With your list of questions in hand, an updated list of the value of your home and its contents--including furnishings, jewelry, any special collectibles all based on recent appraisal values, interview at least three potential insurance companies or independent agents. You can buy from a direct underwriter, or an agent of an underwriting company, or you can go to an independent agency who represents several insurance companies.

You'll want to hear what they suggest and be sure you compare apples to apples – coverage, costs, deductibles and limitations. You'll also want to review the additional insurance topics listed below, to be sure you're fully protected:

Liability insurance: This is important if someone falls or is hurt on your property, as that person may file a lawsuit against you for medical and legal bills. This may be a matter of a few hundred dollars, but could be thousands upon thousands, and the total loss could wipe you out financially. “Umbrella and personal excess insurance policies, which are synonymous, are over and above the basic liability, and serve as a safety net of $1 million to $100 million (or more), depending upon one’s net worth,” explains Bryan Gold, principle of Gold Insurance Group, LLC, St. Louis.

Flood insurance:If your house is located in a Flood Hazard Area, you'll need flood insurance, and it’s required if you have a mortgage from a federally regulated or federally insured lender. Even if you don't live in a flood hazard area, you may want to purchase flood insurance as a precaution. We’ve all seen the national news stories in recent years, how flooding can occur almost anywhere at any time.

Replacement cost or actual cash value.This is an important topic to discuss since the depreciated (cash) value of a property varies considerably from replacement value. It’s best to obtain replacement coverage as this means your insurance will replace losses at today’s market value. Most lenders require replacement coverage, or at minimum coverage required to replace the dwelling and other structures considered in the appraisal of the collateral pledged as security for the loan.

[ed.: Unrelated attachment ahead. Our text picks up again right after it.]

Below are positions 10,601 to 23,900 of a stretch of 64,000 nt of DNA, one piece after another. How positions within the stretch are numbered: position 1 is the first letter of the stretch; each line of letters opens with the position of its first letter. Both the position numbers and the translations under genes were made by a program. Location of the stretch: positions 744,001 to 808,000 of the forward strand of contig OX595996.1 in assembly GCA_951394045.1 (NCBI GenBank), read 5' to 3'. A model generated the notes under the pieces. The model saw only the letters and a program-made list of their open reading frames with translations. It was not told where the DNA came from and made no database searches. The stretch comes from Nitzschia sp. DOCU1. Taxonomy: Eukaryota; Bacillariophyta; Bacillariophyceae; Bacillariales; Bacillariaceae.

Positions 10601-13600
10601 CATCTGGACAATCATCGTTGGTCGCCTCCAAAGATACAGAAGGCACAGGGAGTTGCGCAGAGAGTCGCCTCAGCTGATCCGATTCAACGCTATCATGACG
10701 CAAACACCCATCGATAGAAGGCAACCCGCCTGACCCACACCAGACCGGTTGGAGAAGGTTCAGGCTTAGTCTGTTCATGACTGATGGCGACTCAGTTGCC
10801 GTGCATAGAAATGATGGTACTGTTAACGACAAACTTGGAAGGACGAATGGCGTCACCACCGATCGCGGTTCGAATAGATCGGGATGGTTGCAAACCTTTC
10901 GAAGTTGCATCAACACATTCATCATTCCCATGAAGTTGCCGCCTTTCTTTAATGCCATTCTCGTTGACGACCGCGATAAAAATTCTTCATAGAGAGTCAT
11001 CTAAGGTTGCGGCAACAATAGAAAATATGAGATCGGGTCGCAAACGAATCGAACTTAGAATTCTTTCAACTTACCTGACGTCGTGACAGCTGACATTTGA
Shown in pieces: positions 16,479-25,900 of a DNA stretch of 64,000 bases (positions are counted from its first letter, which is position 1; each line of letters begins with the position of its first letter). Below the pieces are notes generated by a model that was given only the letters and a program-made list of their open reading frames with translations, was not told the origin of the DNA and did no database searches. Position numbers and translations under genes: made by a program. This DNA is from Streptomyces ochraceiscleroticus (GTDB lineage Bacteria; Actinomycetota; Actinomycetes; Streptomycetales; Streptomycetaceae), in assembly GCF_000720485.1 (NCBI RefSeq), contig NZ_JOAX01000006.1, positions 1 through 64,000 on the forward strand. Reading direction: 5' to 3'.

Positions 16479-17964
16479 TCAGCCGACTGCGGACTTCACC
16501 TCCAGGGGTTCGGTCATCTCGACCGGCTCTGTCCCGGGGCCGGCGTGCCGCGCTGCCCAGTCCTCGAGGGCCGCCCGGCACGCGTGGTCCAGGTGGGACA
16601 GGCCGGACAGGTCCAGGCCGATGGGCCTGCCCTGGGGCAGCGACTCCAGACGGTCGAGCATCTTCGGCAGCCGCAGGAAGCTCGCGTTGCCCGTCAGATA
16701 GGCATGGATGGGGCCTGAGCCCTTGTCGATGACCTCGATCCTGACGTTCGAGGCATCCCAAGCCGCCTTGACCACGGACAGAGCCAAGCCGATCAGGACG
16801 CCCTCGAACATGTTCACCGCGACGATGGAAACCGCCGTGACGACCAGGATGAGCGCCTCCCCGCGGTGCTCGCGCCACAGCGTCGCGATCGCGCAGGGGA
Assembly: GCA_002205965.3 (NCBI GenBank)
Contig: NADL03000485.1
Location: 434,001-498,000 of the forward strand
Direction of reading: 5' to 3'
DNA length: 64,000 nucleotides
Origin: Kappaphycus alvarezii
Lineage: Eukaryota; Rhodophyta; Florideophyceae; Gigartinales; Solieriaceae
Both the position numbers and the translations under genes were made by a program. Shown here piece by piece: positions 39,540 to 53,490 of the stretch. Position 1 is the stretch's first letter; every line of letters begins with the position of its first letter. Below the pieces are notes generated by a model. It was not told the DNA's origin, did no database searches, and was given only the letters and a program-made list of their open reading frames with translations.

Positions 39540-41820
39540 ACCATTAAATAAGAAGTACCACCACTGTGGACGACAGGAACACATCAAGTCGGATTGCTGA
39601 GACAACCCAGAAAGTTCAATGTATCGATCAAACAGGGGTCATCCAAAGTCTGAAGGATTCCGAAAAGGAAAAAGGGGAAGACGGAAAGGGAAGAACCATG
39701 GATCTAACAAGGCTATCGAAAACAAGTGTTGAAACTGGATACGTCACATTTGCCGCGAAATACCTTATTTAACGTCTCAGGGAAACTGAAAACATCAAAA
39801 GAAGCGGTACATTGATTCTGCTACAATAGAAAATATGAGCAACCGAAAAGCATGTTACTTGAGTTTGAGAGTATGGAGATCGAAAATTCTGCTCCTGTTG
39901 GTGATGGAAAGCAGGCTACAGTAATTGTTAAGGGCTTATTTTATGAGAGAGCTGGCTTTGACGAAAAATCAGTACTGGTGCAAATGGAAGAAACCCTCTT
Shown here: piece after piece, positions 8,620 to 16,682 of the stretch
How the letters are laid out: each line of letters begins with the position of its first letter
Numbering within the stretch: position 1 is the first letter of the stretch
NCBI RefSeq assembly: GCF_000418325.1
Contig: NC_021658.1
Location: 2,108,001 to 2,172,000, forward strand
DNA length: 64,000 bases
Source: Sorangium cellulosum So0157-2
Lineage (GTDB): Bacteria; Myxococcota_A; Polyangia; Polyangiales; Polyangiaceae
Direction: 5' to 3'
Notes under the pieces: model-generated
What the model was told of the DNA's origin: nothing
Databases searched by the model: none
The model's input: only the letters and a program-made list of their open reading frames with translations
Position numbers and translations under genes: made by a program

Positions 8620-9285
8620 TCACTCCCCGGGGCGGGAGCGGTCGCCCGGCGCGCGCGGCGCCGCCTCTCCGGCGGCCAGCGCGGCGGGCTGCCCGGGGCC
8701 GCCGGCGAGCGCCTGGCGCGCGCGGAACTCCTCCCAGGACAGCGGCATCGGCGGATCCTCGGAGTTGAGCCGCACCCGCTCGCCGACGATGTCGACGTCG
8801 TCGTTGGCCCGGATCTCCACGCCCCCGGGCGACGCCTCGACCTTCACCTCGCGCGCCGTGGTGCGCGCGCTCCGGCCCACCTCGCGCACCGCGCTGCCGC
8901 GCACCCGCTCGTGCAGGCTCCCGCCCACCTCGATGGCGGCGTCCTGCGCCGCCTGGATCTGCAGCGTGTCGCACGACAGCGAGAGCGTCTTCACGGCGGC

Riders.If you have valuable jewelry, antiques, or other collectibles, you may want to buy a rider or personal articles floater to cover these items separately. You must separately schedule or list these items and show an updated, appraised value. Typically, these items are not subject to a deductible, but inquire with your agent.

Final advice.Don't file a claim for every small problem you have – like a broken window, perhaps, because a neighbor's child hit a baseball by accident onto your property and it went through your big picture window. Filing too many small and even large claims can lead to the insurance company canceling your policy. Then, finding a new insurance carrier can prove tough and may require excess or surplus lines coverage, which typically is very pricey.

Be prepared. If disaster strikes, it’s good to know you have obtained all coverages necessary and your insurance company has your back.

Barbara Ballinger

Barbara Ballinger is a professional writer, author, blogger and speaker who has long focused on real estate, design, and personal finance. She has co-authored many books, including Successful Homebuilding and Remodeling, The Kitchen Bible: Designing the perfect culinary space, and The Garden Bible: Designing the perfect outdoor space. She regularly contributes to the National Association of Realtors® Website and magazine.

Margaret Crane

Margaret Crane is a nationally known freelance writer, blogger and journalist who has co-authored with Barbara Ballinger several books and articles on real estate, design and family business. Her byline has appeared in Realtor® magazine. With more than a half-dozen titles to her credit, Margaret’s latest design book is The Kitchen Bible: Designing the perfect culinary space.